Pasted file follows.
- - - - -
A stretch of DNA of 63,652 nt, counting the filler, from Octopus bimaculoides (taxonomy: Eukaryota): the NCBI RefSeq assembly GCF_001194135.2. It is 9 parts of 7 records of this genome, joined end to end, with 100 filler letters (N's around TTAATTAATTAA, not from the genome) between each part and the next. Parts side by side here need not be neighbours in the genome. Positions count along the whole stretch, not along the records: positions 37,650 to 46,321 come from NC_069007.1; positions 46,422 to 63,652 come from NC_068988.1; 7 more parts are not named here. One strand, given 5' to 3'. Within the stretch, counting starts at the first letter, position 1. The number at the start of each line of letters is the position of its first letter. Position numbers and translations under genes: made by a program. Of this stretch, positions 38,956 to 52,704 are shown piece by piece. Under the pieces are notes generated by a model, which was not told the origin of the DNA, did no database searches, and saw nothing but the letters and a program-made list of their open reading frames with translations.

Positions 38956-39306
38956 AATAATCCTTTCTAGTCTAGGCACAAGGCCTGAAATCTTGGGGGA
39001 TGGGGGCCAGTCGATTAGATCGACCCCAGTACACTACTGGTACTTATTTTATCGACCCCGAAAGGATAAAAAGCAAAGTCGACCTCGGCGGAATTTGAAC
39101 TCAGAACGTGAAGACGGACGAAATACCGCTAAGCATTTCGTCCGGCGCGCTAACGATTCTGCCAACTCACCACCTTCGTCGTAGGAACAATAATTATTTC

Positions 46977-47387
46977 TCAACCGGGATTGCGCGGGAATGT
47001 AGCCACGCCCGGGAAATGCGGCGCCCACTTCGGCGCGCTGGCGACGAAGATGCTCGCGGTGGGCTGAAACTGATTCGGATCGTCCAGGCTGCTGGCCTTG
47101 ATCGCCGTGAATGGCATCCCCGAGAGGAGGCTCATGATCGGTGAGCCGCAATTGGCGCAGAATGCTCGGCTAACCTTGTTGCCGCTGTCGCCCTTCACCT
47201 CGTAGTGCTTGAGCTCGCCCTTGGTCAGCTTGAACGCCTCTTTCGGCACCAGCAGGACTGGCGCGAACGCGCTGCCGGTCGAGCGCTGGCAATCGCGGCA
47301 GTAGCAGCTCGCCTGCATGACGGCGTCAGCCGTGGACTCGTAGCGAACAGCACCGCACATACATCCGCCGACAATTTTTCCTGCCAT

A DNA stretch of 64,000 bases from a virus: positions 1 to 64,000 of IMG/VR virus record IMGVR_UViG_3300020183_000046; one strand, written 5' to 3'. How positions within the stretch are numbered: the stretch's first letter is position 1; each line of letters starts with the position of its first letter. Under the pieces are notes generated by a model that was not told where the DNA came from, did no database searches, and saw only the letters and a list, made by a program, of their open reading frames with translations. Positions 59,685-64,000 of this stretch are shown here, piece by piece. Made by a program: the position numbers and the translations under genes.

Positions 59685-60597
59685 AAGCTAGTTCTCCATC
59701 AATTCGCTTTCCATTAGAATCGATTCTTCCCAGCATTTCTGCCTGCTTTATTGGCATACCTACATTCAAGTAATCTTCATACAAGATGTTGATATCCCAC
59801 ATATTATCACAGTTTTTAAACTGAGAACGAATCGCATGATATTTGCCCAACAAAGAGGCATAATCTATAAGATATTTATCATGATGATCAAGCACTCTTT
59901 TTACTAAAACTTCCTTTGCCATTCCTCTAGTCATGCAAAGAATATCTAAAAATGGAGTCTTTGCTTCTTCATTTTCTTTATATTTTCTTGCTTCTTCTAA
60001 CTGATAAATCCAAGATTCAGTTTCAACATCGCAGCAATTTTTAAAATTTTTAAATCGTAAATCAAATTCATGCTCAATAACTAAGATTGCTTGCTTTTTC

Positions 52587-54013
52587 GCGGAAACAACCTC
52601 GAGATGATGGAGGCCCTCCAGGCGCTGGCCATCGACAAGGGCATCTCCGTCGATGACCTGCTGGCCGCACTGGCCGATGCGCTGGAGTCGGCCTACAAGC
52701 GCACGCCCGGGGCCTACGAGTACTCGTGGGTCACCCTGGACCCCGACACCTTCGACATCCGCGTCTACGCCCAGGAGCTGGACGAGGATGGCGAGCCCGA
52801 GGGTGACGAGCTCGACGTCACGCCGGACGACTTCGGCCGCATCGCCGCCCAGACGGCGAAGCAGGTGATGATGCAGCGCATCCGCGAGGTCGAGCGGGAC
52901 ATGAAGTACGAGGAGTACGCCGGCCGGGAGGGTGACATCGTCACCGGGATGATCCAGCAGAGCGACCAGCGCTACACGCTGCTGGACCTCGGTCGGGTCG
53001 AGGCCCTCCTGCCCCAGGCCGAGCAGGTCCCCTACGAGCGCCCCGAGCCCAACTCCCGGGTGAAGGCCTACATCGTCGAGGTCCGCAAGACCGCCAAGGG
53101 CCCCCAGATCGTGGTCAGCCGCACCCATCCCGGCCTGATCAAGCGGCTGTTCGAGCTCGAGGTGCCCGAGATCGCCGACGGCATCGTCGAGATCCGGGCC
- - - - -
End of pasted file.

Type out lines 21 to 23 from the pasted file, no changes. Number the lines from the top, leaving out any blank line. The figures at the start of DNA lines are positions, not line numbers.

52601 GAGATGATGGAGGCCCTCCAGGCGCTGGCCATCGACAAGGGCATCTCCGTCGATGACCTGCTGGCCGCACTGGCCGATGCGCTGGAGTCGGCCTACAAGC
52701 GCACGCCCGGGGCCTACGAGTACTCGTGGGTCACCCTGGACCCCGACACCTTCGACATCCGCGTCTACGCCCAGGAGCTGGACGAGGATGGCGAGCCCGA
52801 GGGTGACGAGCTCGACGTCACGCCGGACGACTTCGGCCGCATCGCCGCCCAGACGGCGAAGCAGGTGATGATGCAGCGCATCCGCGAGGTCGAGCGGGAC